He says, “C’mon.” and leads me by the hand over to the two of them. When we get there, Father sees me, and he suddenly embraces me sobbing and retching, “I’m so sorry, I’m so sorry! Please forgive me! Please!” I could hardly remember why, just a few minutes ago, I wanted to clobber him. So here’s the two of us slobbering and gasping, and the only thing I want to do in the world is tell him he’s forgiven and reassure him that everything turned out okay. After a while we see ourselves puffy faced, soaked with each other’s tears, clear stringy mucous everywhere, and we break into that silly laughter that usually follows these scenes. 

Jesus comes over to break it up and tells Father to go have a seat and points to a pew in front of the Tabernacle, telling him He’ll be with him in a few minutes. As Father obeys, Jesus takes Johnny and me aside and explains, “You see, Father had a lot of musty trunks in his attic but no one ever told him that I loved him anyway. He thought all his trunks needed to be cleaned out first before he could come to Me. Tragically, most of the stuff in those trunks were not his sins, but someone else’s sins committed against him when he was an innocent child. But the stench from those trunks overwhelmed him and he tried to slam them shut and pretend they weren’t there. But all the while he felt accused and guilty for sins he didn’t even commit. Eventually he began sinning against others in the same way he’d been sinned against, because he couldn’t face it. He was too terrified of what he would see. He thought it would be so terrible, it would mean he would deserve nothing but hell—but they weren’t even his sins to begin with. But the intensity of the emotion was too much for him.

“After all,” Jesus continued, “look how you felt, John, when you looked in your trunk.” “Mercy!” I murmured. “Exactly. He even went into the priesthood thinking that would magically fix or protect him somehow; but of course it only made things worse when it turned out he was still a sinner as a priest.” 

Johnny asked, “If they weren’t even his sins, what was the big deal?” “Well,” Jesus said, “he didn’t know that. The only message he got was that if he wasn’t perfect he was terrible, and judging from the adults in his life that meant punishment. Worst of all, he got the message that if he wasn’t perfect no one would love him. And because children can’t help thinking that God must be like their parents, he began to believe that if he wasn’t perfect he would certainly go to hell. He wasn’t perfect, of course, and the stress of that caused him to sin all the more, and the cycle was in motion. No one ever told him of My mercy.”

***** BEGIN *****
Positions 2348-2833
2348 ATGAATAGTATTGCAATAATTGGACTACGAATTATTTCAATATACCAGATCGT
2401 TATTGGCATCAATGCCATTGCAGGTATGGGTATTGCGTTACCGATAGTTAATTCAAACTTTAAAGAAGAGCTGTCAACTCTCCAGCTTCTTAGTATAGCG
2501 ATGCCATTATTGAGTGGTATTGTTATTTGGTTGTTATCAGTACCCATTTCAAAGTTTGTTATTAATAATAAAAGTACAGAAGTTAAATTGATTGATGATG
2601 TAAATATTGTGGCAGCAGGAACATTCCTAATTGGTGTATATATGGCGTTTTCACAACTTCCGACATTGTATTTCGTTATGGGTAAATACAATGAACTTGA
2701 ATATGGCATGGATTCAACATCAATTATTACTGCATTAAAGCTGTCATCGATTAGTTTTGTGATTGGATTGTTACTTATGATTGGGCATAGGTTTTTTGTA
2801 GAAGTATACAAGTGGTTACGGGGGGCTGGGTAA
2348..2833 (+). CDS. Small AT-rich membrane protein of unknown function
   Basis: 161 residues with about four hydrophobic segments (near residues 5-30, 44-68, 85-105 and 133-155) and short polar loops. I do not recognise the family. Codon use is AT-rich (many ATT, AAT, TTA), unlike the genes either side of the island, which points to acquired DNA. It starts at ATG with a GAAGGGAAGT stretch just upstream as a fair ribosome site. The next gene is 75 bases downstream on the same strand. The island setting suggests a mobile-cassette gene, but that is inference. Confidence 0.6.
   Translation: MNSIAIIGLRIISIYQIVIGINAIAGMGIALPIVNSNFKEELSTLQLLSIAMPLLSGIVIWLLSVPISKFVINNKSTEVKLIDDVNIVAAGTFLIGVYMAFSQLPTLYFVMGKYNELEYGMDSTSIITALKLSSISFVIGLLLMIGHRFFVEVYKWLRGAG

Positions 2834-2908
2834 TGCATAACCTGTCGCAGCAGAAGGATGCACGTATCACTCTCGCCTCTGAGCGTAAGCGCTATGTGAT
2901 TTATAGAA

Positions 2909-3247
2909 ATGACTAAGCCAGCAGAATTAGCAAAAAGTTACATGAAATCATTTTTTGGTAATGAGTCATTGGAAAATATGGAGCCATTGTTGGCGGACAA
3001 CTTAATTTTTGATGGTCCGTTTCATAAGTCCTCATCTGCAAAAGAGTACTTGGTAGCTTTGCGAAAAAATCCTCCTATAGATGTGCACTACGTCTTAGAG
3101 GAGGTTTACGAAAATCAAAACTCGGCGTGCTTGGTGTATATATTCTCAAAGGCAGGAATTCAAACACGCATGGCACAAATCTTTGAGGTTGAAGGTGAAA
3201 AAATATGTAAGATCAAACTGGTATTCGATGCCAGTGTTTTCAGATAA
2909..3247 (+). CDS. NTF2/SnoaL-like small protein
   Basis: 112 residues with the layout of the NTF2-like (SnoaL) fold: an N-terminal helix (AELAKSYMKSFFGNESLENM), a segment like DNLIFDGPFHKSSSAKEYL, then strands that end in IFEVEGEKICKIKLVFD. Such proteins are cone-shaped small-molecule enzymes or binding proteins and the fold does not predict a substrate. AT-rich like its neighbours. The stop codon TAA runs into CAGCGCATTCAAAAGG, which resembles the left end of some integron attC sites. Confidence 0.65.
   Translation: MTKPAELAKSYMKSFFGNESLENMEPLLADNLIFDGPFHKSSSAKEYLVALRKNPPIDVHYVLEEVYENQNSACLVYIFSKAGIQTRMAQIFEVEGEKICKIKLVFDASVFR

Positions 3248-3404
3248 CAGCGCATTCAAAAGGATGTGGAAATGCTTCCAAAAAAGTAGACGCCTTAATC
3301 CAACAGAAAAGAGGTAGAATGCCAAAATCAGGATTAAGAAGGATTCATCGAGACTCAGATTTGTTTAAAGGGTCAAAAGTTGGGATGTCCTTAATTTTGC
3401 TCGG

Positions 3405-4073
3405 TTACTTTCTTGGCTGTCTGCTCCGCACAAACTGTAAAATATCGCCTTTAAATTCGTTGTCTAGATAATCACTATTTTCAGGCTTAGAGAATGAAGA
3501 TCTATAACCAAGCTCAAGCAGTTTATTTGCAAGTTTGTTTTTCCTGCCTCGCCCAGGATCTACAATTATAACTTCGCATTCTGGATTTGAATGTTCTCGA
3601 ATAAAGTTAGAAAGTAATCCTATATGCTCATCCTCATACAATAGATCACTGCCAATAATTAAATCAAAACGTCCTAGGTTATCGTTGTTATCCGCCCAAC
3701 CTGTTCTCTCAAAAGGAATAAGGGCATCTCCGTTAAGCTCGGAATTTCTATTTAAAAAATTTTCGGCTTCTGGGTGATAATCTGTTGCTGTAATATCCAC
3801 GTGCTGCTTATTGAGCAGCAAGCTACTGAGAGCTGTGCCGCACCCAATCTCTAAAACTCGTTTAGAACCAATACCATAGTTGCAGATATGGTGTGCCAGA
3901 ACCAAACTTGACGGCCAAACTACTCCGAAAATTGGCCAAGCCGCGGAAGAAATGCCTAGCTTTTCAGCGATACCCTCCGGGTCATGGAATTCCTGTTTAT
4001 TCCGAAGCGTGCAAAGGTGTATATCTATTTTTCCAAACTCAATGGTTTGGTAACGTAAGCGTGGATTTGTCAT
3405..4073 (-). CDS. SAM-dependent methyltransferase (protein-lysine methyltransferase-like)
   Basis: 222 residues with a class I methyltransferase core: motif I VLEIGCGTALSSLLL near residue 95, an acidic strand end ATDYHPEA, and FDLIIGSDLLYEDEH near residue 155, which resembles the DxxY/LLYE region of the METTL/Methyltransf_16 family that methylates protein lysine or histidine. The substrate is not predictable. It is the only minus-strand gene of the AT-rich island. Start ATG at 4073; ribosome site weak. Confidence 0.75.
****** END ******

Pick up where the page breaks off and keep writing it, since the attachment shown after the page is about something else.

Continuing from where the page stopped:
Johnny asked, “Gee, he was a priest, couldn’t he have heard it somewhere along the way?” Jesus answered, “It was certainly spoken of during his studies, but you have to remember that fear has a way of closing people’s ears, and for him it was too terrifying to even listen to. Of course it came up in his training, but what was too frightening for him he just treated as academic and clinical, and buried his feelings. He kept it all superficial—at a distance, because it was too volatile for him to get too close to it personally. 

“Hearing confessions became a torment to him, because the vulnerability of his penitents was something he couldn’t bear, because he was too frightened to be vulnerable, even with Me! He never learned to pray because he saw Me as an authority figure always ready to punish him. He wasn’t even able to give Me a chance. But by now he was an authority figure as a priest, and in his mind this was how authority figures acted. He never knew any different. So many people like him grew up unable to distinguish My loving authority, which I bequeathed to My Church, from the sin of authoritarianism. In their fear they lump it all together. Of course the devil gets involved too. One of Satan’s favorite weapons is fear. I think you can see why. That is why my Pope, at the end of the 20th century, travels around the world saying ‘Do not be afraid! Come to Christ!’”

“Well, what about that, Lord,” I asked, “what is going on at the end of this century? In my work I get such angry, hateful letters from such mixed up hurting people... and they are aiming their hatred at the Church. It’s enough to break your heart...” “Yes John, The Church sometimes must imitate Me in my role as scapegoat, no matter how unjust it is. I know that it hurts you and I thank you for it. I need people who will offer their hearts to be broken for Me.”

I had to look away. There was that baseball in my throat again—how off-handedly He said that. I could hardly keep my composure. So typical of Jesus to affirm you right where you think you are failing. But Jesus has this way of sometimes addressing us as we ought to be, thus moving us into the vision.

“But,” He continued, “Sadly, we have a lot of people who have a background like that poor priest over there,” We looked and we was kneeling before the Tabernacle gently swaying with a deep smile on his face.